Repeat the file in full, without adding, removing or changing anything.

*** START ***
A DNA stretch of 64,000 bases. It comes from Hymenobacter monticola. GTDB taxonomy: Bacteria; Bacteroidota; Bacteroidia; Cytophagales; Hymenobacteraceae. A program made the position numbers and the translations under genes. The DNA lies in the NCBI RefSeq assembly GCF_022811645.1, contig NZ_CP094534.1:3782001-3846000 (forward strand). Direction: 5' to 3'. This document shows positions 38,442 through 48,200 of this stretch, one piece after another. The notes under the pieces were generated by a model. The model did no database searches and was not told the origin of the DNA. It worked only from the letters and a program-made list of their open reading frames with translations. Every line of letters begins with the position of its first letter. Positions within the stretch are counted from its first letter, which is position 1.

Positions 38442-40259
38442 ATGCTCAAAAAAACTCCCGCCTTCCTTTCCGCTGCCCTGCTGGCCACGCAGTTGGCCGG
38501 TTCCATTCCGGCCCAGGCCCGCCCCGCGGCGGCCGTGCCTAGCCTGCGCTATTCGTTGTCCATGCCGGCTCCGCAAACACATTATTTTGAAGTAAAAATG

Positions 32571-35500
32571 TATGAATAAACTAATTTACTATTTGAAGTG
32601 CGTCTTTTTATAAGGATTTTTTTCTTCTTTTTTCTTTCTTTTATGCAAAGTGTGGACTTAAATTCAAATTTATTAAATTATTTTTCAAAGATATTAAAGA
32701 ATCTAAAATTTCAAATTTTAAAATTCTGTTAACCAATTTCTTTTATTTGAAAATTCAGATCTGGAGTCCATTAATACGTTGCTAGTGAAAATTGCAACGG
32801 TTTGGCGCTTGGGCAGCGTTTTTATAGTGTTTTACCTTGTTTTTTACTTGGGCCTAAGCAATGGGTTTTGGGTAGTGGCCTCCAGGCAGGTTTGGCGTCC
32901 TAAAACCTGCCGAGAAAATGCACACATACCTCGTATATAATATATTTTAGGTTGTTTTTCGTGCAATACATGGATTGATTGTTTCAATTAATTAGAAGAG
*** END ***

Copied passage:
A DNA stretch of 64,000 bases. It comes from Hymenobacter monticola. GTDB taxonomy: Bacteria; Bacteroidota; Bacteroidia; Cytophagales; Hymenobacteraceae. A program made the position numbers and the translations under genes. The DNA lies in the NCBI RefSeq assembly GCF_022811645.1, contig NZ_CP094534.1:3782001-3846000 (forward strand). Direction: 5' to 3'. This document shows positions 38,442 through 48,200 of this stretch, one piece after another. The notes under the pieces were generated by a model. The model did no database searches and was not told the origin of the DNA. It worked only from the letters and a program-made list of their open reading frames with translations. Every line of letters begins with the position of its first letter. Positions within the stretch are counted from its first letter, which is position 1.

Positions 38442-40259
38442 ATGCTCAAAAAAACTCCCGCCTTCCTTTCCGCTGCCCTGCTGGCCACGCAGTTGGCCGG
38501 TTCCATTCCGGCCCAGGCCCGCCCCGCGGCGGCCGTGCCTAGCCTGCGCTATTCGTTGTCCATGCCGGCTCCGCAAACACATTATTTTGAAGTAAAAATG

Positions 32571-35500
32571 TATGAATAAACTAATTTACTATTTGAAGTG
32601 CGTCTTTTTATAAGGATTTTTTTCTTCTTTTTTCTTTCTTTTATGCAAAGTGTGGACTTAAATTCAAATTTATTAAATTATTTTTCAAAGATATTAAAGA
32701 ATCTAAAATTTCAAATTTTAAAATTCTGTTAACCAATTTCTTTTATTTGAAAATTCAGATCTGGAGTCCATTAATACGTTGCTAGTGAAAATTGCAACGG
32801 TTTGGCGCTTGGGCAGCGTTTTTATAGTGTTTTACCTTGTTTTTTACTTGGGCCTAAGCAATGGGTTTTGGGTAGTGGCCTCCAGGCAGGTTTGGCGTCC
32901 TAAAACCTGCCGAGAAAATGCACACATACCTCGTATATAATATATTTTAGGTTGTTTTTCGTGCAATACATGGATTGATTGTTTCAATTAATTAGAAGAG